Since it's still in "preview" mode, it may be that optimizations are still forthcoming. If I recall correctly, Wave tried to load all the content in the wave at once, instead of as I scrolled down. There was plenty of room for laziness improvements.

    One such improvement may be rolling up replies to a message thread so that I don't have to load what code Tweedle-dee and Tweedle-dum are documenting further up in the wave while I spam the bottom with pictures of LOLcats.

  • by loutr (626763) on Friday May 07, 2010 @10:43AM (#32126680)

    The difference between a CRT and flatscreen TV is obvious. People see LCDs in stores, or at a friend's house, and that makes them want to switch. And then there's marketing of course.

    The general public doesn't know, and doesn't care whether a site is made in Flash or HTML5. You can't wait on the users to switch to HTML5 sites.

  • by Pojut (1027544) on Friday May 07, 2010 @10:46AM (#32126728) Homepage

    Flatscreens and CRTs aren't the best example because a flatscreen is a clear and easy to see upgrade from CRTs in almost every respect (don't bother pointing out your personal gripe against flatscreens)

    Fair enough. For the record, my only personal gripe against flatscreens is that my legacy consoles look like crusted ass on them. Other than that, I love my flatscreen :-)

    A better example would be HD broadcast TV, do you really think everyone would have just aggreed to change over if the guberment didn't force it?

    I think people slowly would have, yes. It wouldn't happen as quickly as it did of course, but it would have happend.

    As another poster further down pointed out, you can still readily buy motherboards that have PS/2 ports on them, but you can't really buy PS/2 keyboards or mice anymore. Nearly every modern motherboard also still has at least one IDE connector on it, despite the fact that a completely SATA-based system has been possible for a couple years now.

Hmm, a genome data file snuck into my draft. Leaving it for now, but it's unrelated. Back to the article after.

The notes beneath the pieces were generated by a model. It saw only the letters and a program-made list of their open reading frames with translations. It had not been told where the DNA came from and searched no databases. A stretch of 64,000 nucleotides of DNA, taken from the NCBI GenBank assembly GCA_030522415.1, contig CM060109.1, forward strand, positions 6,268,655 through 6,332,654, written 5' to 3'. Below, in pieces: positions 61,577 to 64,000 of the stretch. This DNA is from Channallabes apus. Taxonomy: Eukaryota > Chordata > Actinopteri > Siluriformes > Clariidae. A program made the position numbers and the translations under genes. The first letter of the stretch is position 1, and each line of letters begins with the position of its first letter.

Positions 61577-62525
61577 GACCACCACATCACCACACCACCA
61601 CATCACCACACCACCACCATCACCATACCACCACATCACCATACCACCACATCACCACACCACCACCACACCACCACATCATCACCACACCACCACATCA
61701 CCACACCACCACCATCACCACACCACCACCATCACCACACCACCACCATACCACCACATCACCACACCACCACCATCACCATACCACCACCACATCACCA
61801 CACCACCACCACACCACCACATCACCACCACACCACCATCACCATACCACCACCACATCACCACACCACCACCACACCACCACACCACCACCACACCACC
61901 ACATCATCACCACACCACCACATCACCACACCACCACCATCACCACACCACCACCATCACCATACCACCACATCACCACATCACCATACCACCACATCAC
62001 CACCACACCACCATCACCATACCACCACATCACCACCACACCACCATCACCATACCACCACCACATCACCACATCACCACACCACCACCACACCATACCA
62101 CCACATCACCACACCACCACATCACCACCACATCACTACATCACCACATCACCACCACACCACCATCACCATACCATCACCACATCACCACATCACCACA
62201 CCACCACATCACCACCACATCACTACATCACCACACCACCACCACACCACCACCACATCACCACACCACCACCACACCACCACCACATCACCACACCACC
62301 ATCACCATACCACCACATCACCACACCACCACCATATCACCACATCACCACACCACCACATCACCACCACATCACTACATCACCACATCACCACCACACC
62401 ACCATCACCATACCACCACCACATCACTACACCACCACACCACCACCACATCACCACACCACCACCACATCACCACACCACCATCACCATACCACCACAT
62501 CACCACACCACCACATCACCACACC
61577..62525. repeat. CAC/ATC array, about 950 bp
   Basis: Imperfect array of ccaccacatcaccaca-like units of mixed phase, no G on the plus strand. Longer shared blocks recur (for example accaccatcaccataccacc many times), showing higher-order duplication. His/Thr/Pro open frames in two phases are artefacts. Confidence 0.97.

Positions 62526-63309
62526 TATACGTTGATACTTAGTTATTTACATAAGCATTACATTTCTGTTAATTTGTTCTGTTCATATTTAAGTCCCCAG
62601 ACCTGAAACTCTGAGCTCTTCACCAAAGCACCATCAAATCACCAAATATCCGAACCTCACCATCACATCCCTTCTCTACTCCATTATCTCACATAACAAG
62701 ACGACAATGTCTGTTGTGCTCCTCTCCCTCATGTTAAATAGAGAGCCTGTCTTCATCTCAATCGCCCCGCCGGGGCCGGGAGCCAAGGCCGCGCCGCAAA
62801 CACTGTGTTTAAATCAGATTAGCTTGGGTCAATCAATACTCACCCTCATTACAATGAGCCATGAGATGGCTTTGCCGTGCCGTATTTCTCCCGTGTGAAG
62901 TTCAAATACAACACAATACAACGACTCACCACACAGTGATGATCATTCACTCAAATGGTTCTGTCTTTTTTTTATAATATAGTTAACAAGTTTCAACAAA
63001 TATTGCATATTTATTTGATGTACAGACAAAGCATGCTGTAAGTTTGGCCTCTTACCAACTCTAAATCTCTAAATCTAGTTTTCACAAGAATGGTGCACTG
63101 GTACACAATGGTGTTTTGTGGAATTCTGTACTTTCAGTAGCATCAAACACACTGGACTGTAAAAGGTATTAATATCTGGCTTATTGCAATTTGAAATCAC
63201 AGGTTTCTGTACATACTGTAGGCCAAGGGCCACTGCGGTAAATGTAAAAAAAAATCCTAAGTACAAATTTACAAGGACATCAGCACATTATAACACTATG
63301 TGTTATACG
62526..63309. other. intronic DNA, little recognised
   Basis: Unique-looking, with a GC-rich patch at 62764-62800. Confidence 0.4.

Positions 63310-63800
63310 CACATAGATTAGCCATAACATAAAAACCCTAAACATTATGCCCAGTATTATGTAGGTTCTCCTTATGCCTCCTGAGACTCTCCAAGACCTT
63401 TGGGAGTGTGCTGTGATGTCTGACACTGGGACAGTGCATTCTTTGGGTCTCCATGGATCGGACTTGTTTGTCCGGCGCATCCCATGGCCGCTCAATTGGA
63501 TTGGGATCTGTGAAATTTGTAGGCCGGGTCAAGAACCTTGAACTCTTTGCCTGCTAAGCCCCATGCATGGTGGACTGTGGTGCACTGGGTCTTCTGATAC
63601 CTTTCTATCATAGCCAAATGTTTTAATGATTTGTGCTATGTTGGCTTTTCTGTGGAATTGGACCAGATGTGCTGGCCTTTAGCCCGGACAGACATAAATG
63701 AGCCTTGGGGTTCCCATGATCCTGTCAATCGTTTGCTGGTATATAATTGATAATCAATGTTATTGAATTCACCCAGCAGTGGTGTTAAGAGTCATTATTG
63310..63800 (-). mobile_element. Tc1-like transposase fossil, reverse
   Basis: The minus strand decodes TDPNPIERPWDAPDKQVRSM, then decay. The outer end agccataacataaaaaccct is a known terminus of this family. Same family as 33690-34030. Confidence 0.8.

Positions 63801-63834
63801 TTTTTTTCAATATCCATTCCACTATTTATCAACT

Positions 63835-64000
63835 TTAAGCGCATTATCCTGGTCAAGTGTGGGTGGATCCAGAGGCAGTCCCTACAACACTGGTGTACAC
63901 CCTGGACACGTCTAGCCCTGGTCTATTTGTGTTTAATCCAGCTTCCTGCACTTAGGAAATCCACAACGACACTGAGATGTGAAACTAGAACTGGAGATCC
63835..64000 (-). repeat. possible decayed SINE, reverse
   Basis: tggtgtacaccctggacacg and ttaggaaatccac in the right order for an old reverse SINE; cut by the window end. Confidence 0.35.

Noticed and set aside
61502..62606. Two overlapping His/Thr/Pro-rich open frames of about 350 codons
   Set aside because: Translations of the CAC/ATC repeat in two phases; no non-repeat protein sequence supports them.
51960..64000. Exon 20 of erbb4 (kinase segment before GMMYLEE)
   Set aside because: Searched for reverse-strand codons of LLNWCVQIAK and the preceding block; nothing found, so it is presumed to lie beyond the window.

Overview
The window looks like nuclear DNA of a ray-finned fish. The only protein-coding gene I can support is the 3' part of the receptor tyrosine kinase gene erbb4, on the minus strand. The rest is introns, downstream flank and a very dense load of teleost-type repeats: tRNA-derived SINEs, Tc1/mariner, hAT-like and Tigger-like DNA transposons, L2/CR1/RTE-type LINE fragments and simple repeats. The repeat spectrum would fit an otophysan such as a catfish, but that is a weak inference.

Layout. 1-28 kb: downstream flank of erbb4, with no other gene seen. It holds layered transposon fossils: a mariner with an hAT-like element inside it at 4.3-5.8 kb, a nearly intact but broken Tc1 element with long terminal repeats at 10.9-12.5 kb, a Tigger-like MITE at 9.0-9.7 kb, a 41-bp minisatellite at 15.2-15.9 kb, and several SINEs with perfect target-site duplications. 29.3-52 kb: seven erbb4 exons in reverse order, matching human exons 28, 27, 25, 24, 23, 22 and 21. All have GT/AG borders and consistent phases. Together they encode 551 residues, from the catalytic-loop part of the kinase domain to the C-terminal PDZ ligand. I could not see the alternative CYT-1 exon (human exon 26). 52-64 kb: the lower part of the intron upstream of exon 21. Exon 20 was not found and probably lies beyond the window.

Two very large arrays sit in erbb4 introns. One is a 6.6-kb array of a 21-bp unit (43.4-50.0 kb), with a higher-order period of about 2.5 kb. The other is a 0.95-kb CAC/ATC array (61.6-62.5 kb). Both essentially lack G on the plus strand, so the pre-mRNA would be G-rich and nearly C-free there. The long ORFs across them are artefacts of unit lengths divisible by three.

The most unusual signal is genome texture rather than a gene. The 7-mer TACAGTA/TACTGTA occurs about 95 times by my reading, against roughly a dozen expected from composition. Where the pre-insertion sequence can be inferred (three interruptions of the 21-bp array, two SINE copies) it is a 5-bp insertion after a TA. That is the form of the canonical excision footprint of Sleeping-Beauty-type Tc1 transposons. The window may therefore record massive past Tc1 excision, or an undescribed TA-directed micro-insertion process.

• by Have Blue (616) on Friday May 07, 2010 @10:50AM (#32126806) Homepage
    You don't even have to imagine- if you RTFA, it presents this situation as a failure of the luxury sites, not of the iPad.
  • by david.emery (127135) on Friday May 07, 2010 @10:53AM (#32126852)

    "Crippled?" because it doesn't run Flash? By this definition, I've crippled my laptop by installing flash blockers, and you know, I think I like this "crippled" Web A LOT better. Sure, occasionally, I decide I want to see some video on CNN.com, and it is nice to be able to override the Flash blocker. But I don't miss all those dumb-assed Flash-based ads one bit.

    And when I go to a website that uses only Flash, I think twice about whether this is a company/place I really want to be. As often as not, if there's no "non-Flash" version, I'll just navigate away. Restaurants, in particular, need to understand that all that glitzy Flash stuff is at best annoying to a lot of people, and at worse just does NOT WORK on mobile devices (not just the iPhone!!). You'd think restaurants in particular would want to encourage mobile customers; the onus is on them to make it easier for me to decide where I want to eat.

    I think there are -4- different threads going on here:
        1. The 'whose standards/proprietary world do you like better?' debate between Adobe and Apple, Flash & HTML5 (and its own CODEC wars)
        2. The 'what kind of rich content is important?' debate - is this really "all about video" as some have suggested, or is it about arbitrary rich content?
        3. The 'cross-platform' vs 'optimized for this device' debate (I think this is a really important debate for techies.)
        4. The business decisions about how to best reach customers, along with the customer decisions about what technologies are acceptable (i.e. how far would Flash or JavaScript or HTML5 animations go before they become really annoying)?

  • by Ephemeriis (315124) on Friday May 07, 2010 @10:55AM (#32126894)

    3- It misused -a lot- for obnoxious ads.

    This, in my opinion, is a great reason to keep Flash around.

    Yes, it is used an awful lot for an awful lot of obnoxious ads... And I can quickly and easily get rid of those ads just by disabling flash.

    How am I going to get rid of the obnoxious ads written in HTML5?